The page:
Catalytic processes simulated at nano-scale: Growth of graphitic structures and functionalized graphene explained
Ribas, Morgana de Avila
Yakobson, Boris I.
Doctor of Philosophy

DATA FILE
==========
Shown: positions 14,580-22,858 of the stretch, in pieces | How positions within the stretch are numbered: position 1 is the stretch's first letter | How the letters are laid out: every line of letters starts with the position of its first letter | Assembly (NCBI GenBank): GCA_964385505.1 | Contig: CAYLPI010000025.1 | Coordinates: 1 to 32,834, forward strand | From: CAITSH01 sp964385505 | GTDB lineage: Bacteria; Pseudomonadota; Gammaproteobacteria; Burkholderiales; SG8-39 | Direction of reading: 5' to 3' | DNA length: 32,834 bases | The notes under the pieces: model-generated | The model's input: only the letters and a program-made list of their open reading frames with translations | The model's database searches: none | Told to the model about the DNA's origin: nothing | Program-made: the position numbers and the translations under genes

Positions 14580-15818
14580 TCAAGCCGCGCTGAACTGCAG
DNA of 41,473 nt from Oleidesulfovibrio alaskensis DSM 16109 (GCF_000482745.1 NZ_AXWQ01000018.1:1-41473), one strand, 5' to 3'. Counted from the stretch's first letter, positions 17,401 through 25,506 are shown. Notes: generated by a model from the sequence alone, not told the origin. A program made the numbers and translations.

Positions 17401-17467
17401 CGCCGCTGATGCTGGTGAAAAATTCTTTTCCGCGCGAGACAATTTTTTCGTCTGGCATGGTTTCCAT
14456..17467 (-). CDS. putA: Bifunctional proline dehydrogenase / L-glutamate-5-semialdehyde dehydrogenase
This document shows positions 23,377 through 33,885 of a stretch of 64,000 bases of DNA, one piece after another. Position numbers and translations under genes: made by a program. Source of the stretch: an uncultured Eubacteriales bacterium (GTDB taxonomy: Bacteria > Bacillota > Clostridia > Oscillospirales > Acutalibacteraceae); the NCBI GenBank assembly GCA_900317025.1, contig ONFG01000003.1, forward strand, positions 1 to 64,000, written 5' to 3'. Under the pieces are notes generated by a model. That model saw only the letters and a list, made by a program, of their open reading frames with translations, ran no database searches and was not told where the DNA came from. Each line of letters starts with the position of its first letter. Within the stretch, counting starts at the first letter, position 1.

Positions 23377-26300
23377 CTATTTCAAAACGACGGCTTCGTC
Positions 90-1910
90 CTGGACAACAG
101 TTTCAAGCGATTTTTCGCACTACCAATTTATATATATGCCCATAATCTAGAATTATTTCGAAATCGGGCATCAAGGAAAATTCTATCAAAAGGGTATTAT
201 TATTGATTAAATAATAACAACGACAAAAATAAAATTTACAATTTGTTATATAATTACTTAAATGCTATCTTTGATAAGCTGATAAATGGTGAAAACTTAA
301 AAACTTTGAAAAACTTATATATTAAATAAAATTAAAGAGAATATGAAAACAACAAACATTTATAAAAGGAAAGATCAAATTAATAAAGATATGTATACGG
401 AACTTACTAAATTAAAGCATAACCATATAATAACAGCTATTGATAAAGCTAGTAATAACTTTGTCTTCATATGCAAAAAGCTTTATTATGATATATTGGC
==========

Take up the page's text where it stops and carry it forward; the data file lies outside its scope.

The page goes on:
Key dynamic processes at nano-scale, such as graphene hydrogenation and fluorination, and carbon nanotube (CNT) growth, cannot be observed in situ in real time. Nevertheless, such processes can be studied through complementary computational methods. This work simulates three important catalytic processes representing the growth of graphitic structures and functionalized graphene. The spillover phenomenon, which has been considered promising for efficient hydrogen storage, includes transfer of H from a metal catalyst to a graphitic receptor, to finally form a graphane island. Although, the spillover is energetically unfavorable to occur on pristine graphene, catalyst saturation provides a way for hydrogen adsorption on the receptor. Ab initio calculations show that the H chemical potential can be increased to a spillover favorable range. Unlike in graphane, upon graphene fluorination different stoichiometric phases form without a nucleation barrier, with the complete CF phase being thermodynamically most stable. After fluorination, graphene electronic properties are transformed from metallic to semiconducting. First-principles and tight-binding methods are used to investigate the patterning of nanoroads and quantum dots on these phases, combining metallic and semiconducting properties on the same sheet. In catalyzed CNT growth the metallic catalyst plays a fundamental role in cap nucleation. Such a mechanism cannot be seen in experiment, nor can it be simulated by first-principles due to its time-scale, yet it can be simulated through molecular dynamics. Tuning the metal-C interaction controls the condition for growth or encapsulation: Surface carbon-diffusion limits the growth below 600 K, and at higher temperatures they depend on cap lift-off. Such tuning can be done through catalyst alloying, as shown through ab initio simulations for Ni-Fe and Cu-Fe bimetallic catalysts. Catalyst shape also plays an important role in CNT growth. The minimization of the Ni surface energy defines the equilibrium crystal shape. Catalyst reshaping is analyzed through C adsorption by first-principles and reactive force fields. The Wulff-construction suggests a significant reduction of the surface energy anisotropy upon C adsorption, based on which a continuum phenomenological model that considers catalyst reshaping in CNT nucleation is formulated. This thesis explains the growth of graphitic structures and functionalized graphene at nano-scale through computational simulations.